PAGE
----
EEOC Office of Legal Counsel staff members wrote the following informal discussion letter in response to an inquiry from a member of the public. This letter is intended to provide an informal discussion of the noted issue and does not constitute an official opinion of the Commission.
ADA: Confidentiality of Medical Information
February 26, 2002
This is in response to your January 25, 2002 e-mail to EEOC Commissioner Paul Steven Miller. You asked if sport entities would violate the Americans With Disabilities Act (ADA) by providing you with self-reported numbers of individuals with disabilities employed within their organizations. You also asked why reporting disability data to the EEOC is not required under the ADA.
As you know, the EEOC enforces Title I of the ADA. 42 U.S.C. § 12111 et seq. Title I requires that covered entities keep medical-related information about all applicants and employees confidential with limited exceptions. See 42 U.S.C. § 12112(d)(4)(C); 29 C.F.R. § 1630.14(c)(1) & Appendix.
Sport entities would not violate the ADA by reporting statistical information to you, such as information about the numbers of individuals with disabilities employed by their organizations, as long as the information does not reveal names of individuals and is sufficiently broad so that it cannot be used to identify any particular individual with a disability. This is because the ADA's confidentiality provisions apply only to information "regarding the medical condition of an individual. 42 U.S.C. §12112(d)(3)(B); 29 C.F.R. §1630.14(b),(c) (emphasis added). So, for example, if many people occupy a particular job category in an employer's workforce, revealing that a certain number of them have disabilities is not likely to identify precisely who those individuals are.
We have reviewed the survey forms that you intend to use in your study. They appear to ask for information that is sufficiently broad in that it probably could not be used to identify a particular individual with a disability. Further, they do not ask for names of individuals. Therefore, the forms in general do not appear to violate the ADA. For instance, your "Pro Teams Form" asks for the number of players, office management, and support staff with disabilities. Since many individuals are included in each of these categories, it does not appear that revealing how many players, managers, and staff have disabilities and generally what type of disability they have will reveal that a particular individual has a disability. However, asking these questions in the context of a category with very few employees could be problematic.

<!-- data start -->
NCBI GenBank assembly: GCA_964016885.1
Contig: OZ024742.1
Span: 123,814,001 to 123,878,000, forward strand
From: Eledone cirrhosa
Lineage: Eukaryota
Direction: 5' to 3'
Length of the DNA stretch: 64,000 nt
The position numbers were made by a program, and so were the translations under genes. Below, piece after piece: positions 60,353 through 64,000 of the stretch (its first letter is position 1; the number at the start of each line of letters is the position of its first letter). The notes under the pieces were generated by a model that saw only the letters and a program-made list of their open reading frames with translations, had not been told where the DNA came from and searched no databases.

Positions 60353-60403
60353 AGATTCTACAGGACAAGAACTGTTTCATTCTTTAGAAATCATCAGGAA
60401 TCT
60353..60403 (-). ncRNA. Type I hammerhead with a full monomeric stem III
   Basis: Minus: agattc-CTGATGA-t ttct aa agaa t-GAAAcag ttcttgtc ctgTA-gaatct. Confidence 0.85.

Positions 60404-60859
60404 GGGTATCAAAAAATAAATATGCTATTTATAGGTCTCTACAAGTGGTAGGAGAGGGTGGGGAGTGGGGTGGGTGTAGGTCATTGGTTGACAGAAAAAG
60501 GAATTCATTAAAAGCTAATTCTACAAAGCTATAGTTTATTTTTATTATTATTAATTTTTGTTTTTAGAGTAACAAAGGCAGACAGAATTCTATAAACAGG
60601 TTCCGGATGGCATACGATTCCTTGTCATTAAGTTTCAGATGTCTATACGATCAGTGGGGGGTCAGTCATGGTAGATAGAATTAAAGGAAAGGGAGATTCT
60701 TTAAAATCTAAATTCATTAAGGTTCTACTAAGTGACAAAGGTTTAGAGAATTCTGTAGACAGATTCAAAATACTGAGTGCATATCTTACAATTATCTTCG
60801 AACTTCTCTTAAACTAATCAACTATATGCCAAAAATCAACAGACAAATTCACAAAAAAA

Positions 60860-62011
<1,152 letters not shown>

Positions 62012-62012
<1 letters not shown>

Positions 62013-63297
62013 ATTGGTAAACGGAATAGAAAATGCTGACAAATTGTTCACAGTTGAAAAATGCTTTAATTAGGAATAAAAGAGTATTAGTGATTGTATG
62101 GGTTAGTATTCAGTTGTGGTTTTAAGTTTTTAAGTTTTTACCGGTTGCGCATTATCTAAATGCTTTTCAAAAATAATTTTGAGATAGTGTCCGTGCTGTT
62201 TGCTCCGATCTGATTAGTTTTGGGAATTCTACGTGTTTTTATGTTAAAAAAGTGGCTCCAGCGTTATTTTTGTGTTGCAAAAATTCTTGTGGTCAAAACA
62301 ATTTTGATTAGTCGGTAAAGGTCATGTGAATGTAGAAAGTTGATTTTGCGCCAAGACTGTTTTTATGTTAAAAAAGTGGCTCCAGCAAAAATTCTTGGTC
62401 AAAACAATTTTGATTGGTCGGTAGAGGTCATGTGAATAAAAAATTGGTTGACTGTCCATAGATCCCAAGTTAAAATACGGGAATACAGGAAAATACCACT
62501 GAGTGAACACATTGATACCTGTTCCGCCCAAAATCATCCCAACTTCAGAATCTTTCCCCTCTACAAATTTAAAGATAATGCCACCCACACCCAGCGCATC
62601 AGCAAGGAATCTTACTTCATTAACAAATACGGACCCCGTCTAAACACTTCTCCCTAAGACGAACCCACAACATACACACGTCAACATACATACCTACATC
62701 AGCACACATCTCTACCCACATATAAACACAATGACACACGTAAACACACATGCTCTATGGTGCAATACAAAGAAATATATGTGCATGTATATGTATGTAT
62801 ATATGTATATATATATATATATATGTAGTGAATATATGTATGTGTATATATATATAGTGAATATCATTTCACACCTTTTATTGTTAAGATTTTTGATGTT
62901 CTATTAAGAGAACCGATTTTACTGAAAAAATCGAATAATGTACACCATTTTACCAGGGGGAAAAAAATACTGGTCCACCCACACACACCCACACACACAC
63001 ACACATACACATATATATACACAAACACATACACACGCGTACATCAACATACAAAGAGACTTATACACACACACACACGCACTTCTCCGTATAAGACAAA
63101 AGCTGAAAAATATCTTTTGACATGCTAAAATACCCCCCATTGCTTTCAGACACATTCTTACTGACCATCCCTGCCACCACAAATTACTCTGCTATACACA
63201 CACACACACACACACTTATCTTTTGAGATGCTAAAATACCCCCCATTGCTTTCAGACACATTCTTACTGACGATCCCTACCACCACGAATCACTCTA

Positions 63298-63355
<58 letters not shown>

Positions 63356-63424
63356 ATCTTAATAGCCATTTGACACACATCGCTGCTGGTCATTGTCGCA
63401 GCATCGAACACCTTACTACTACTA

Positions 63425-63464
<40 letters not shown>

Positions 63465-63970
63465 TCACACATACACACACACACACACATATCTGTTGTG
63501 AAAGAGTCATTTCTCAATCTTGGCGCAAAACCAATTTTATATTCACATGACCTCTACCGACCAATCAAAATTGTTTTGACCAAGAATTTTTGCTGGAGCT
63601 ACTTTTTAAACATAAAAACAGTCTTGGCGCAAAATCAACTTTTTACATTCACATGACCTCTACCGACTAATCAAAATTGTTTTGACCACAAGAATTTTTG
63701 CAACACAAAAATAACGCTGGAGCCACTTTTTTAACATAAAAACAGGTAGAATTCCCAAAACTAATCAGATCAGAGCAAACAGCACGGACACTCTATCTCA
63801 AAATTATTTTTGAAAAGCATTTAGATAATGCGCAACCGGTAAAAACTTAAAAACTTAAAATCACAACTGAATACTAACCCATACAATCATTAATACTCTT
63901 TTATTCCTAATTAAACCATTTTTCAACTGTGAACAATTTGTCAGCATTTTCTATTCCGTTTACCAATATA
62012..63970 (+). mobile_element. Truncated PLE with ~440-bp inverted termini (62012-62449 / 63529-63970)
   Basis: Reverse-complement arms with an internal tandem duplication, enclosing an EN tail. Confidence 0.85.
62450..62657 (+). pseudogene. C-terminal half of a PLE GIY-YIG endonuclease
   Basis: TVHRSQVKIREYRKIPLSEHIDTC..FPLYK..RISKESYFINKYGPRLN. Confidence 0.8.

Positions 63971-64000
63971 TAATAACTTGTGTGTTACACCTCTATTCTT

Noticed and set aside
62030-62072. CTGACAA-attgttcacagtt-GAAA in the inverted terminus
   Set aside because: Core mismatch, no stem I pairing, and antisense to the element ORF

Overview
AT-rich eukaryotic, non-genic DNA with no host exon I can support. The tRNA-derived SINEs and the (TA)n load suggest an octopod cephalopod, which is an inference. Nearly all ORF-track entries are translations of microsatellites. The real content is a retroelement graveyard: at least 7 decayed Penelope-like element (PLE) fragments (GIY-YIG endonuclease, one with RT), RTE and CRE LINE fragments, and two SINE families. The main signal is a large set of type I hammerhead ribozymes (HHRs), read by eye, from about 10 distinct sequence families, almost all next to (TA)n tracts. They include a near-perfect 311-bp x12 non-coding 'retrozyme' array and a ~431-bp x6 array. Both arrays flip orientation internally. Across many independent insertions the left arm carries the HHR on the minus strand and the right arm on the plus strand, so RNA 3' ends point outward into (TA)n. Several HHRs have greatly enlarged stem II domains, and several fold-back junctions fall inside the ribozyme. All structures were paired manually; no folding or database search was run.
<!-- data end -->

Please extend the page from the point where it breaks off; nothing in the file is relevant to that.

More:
The information that sport entities report to you, however, must have been obtained lawfully (e.g., from a valid post-offer medical examination or disability related inquiry, as the result of a request for reasonable accommodation, or through visual observation). An employer may not ask its employees to voluntarily self-identify as individuals with disabilities in order to report the information on the survey forms to you. Invitations to voluntarily self-identify as individuals with disabilities may only be extended to employees in connection with an employer's valid affirmative action program. See EEOC Enforcement Guidance on Disability-Related Inquiries and Medical Examinations of Employees under the Americans With Disabilities Act, at 34, question no. 23 (July 26, 2000)(enclosed). An employer who invited voluntary self-identification so that it could report the information for your study would not be engaging in affirmative action on behalf of individuals with disabilities.
You are correct that entities covered by Title I of the ADA are not currently required to report to the EEOC information about the number of their applicants and employees who have disabilities. As and I indicated to you in our phone conversation, this issue raises a number of complicated questions, such as whether reliable information could in fact be gathered by employers, and how it could effectively be used.
I hope that this information has been helpful to you. Please note, however, that this letter is an informal discussion of the issues raised by you and is not an official opinion of the EEOC. In addition, our failure to address any other matters that may have been presented should not be construed as agreement with statements or analysis related to those matters.
Christopher J. Kuczynski
Assistant Legal Counsel
ADA Policy Division
This page was last modified on April 27, 2007.
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